Na Ji is likewise pushing the limits to increase scanning speed for 3D imaging using multiphoton microscopy. By scanning long, thin Bessel beams through a sample in 2D, signals are generated across the length of the beam, she explains, which changes the 2D frame rate of microscope capture into a "3D volume rate." Samples being studied are kept perfectly still, Ji says. "We know where everything is exactly, we just need to look at how the signal changes with time," she adds, with these changes reflecting ongoing activity of the neurons in the brain. Newton, US-headquartered optical equipment company ThorLabs has licensed the approach from Ji's team to make add-on units for its commercial two-photon microscopes.

3D reconstruction of a labeled neuron

3D reconstruction of a labeled neuron located about 140 microns below the cortical surface in a mouse imaged by three-photon microscopy. Credit: Chris Xu/Cornell University

In session 2 of Multiphoton Microscopy in the Biomedical Sciences XX, Ji presented a collaboration with Kevin Tsia at the University of Hong Kong. Tsia has developed a "super-fast way of scanning a focal point in one dimension, so you can scan eight million lines per second," Ji says. "We can image samples at 3000 frames per second," she adds. They have used the work to image membrane potentials arising from electrical signals within the brain.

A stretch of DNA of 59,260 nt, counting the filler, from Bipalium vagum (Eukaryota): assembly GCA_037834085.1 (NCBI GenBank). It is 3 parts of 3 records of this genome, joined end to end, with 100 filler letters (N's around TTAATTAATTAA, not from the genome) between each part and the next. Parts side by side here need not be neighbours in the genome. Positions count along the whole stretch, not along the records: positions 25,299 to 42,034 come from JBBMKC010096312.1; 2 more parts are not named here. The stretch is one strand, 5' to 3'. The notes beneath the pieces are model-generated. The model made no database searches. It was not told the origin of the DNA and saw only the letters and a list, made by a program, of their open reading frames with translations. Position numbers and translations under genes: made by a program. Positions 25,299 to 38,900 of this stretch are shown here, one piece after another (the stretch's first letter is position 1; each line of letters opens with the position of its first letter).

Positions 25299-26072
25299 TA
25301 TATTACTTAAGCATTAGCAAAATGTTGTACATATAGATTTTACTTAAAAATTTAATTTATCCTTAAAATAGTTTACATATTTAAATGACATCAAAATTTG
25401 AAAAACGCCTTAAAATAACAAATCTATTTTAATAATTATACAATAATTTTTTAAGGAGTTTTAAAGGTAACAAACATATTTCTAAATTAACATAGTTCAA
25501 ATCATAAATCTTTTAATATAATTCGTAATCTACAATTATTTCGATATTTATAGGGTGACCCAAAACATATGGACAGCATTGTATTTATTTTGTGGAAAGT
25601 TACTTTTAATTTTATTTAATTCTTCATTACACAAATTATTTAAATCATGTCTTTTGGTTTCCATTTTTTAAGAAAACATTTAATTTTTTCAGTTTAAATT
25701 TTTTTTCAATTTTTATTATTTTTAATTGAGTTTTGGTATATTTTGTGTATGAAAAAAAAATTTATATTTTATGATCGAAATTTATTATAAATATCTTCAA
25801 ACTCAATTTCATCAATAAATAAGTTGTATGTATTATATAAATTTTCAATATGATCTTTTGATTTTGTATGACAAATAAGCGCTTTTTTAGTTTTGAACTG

Yet data handling for this ultrafast raster scanning approach is a big challenge. A few seconds of imaging generates "a huge amount of data" Ji says. Ji and Tsia are collaborating with the Paninski lab at the statistics department at Columbia University, in New York, US, among others, to develop techniques to resolve the issues. "It will probably be five to ten years before you can see an easy-to-use commercial product for biologists," she says.